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Partners see client transformation in industry clouds

Verticalized offerings could help organizations get more out of their cloud investments and seize competitive advantage, with service providers playing an advisory role.

The next phase of cloud will see the technology take on a much stronger industry flavor as enterprises seek to reinvent themselves.

That's the word from consulting and managed services executives who contend customers must push beyond cloud migration to maximize their investments. Just getting to the cloud can provide some initial efficiency and agility wins. But customers can obtain greater value if they use the cloud as an agent of business change. Emerging industry clouds aim to make that happen, offering resources that target an organization's vertical market needs and, in doing so, providing a path to transformation.

Industry-specific clouds have grabbed the attention of organizations that believe the offerings can help them expand their businesses, launch new products and catch up with more digitally mature companies. A forthcoming research report from Accenture of 1,900 clients found 72% of respondents cited business growth as the key driver behind their interest in industry clouds, while 70% identified innovation and 68% listed cost cutting.

Beyond those considerations, the companies Accenture polled also focused on the ability to gain first-mover advantage -- that is, building industry clouds to enable new products, services or business models and seize a competitive edge. Overcoming digital disruption is another plus: Respondents view industry clouds as a way to compete with digital natives, as well as traditional enterprises that have invested heavily in cloud technology.

"The leading companies are doing way more than cloud migration -- they are investing to transform their businesses," said Andy Thompson, managing director and industry cloud lead of technology strategy and advisory at Accenture. "Industry cloud is only going to accelerate."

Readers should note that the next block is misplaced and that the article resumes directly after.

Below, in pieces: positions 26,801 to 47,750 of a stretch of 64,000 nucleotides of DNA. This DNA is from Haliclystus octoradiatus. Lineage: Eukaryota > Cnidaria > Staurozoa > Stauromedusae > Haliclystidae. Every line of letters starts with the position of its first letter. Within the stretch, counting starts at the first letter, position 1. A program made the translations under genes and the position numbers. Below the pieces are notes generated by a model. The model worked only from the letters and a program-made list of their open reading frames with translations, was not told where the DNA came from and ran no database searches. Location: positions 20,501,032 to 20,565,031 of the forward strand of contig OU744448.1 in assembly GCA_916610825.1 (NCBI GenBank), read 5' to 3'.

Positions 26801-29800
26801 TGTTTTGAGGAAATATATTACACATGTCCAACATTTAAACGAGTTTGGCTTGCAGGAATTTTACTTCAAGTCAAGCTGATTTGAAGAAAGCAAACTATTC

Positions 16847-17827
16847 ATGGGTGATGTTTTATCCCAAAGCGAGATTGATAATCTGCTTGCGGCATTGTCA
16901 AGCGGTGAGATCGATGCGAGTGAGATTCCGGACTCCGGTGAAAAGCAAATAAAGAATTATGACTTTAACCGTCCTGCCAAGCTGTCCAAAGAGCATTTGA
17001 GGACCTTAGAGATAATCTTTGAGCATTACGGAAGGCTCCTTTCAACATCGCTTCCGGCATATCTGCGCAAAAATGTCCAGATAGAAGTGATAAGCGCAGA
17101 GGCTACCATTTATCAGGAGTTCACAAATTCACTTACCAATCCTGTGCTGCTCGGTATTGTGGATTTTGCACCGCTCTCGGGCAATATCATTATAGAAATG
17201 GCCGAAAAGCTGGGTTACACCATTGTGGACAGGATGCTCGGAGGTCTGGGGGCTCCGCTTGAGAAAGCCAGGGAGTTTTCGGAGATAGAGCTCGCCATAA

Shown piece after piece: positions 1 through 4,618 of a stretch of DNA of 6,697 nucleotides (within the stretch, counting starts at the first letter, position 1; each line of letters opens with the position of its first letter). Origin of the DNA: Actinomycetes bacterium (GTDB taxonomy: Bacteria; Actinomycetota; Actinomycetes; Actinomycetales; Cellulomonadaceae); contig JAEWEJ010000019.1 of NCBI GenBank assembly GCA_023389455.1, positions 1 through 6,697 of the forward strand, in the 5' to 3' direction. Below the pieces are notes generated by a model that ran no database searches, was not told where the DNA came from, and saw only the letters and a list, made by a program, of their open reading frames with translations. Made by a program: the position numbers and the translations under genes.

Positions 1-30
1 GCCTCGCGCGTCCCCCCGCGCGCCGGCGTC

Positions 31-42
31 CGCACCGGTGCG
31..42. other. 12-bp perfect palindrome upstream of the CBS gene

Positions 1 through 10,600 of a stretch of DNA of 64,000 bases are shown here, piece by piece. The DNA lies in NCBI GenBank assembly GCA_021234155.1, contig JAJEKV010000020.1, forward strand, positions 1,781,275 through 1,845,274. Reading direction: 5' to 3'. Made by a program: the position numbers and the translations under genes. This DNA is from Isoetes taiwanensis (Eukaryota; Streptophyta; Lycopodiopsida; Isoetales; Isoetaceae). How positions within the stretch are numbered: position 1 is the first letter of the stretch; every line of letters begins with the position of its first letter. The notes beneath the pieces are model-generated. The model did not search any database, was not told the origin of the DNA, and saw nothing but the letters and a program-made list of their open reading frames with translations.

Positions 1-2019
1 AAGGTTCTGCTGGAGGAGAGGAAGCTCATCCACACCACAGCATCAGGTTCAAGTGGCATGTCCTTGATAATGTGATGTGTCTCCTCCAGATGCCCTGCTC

Andy ThompsonAndy Thompson

For service providers, the trend opens opportunities to work with clients ready to deploy verticalized clouds. Customer engagements are likely to involve a mix of business consulting, technical advice and customization services.

Types of industry clouds

Industry clouds come in a variety of forms, with the top public cloud providers typically supplying the core components. AWS, Alibaba, Google, IBM and Microsoft rank among the companies rolling out verticalized offerings, industry executives said.

Carm TaglientiCarm Taglienti

Those offerings include frameworks, templates and reference architectures, which serve as blueprints for building industry clouds. A cloud provider's framework describes how customers can apply a specific group of services to meet the needs of a particular industry, noted Carm Taglienti, distinguished engineer at Insight Enterprises, a solutions integrator based in Tempe, Ariz. White papers, architectural diagrams and best practice documents deliver the guidance in this cloud approach. Taglienti cited AWS' Architecture Best Practices for Manufacturing as one example.

Another approach involves hyperscalers providing industry-specific features and products built on their clouds. Many industry cloud efforts fall into that category.

Miles WardMiles Ward

"The dominant approach is building features and bundles that help industries adopt cloud with less customization," said Miles Ward, CTO at SADA, a consulting firm and Google Cloud partner based in Los Angeles.

Google Cloud, for example, offers products such as its Recommendations AI API, which lets retailers deliver purchasing suggestions across web, mobile and contact center channels. While the term industry cloud might conjure the image of a separate, physical data center infrastructure for Google's retail customers, the product-based approach offers greater value to such organizations, Ward contended.

The reason? Specialized clouds cost more. "We see more vertical-specific buyers advocating for the big clouds to meet their needs directly, rather than splintering off into smaller -- and thus necessarily more expensive -- niche systems."

That said, some cloud providers are investing in full-service clouds for a particular industry or several industries across a value chain. IBM's Food Trust, which uses IBM Cloud's blockchain technology, fits into the latter category. The cloud aims to boost efficiency in the food supply chain -- from produce growers and food processors to wholesale/distribution companies and grocery retailers.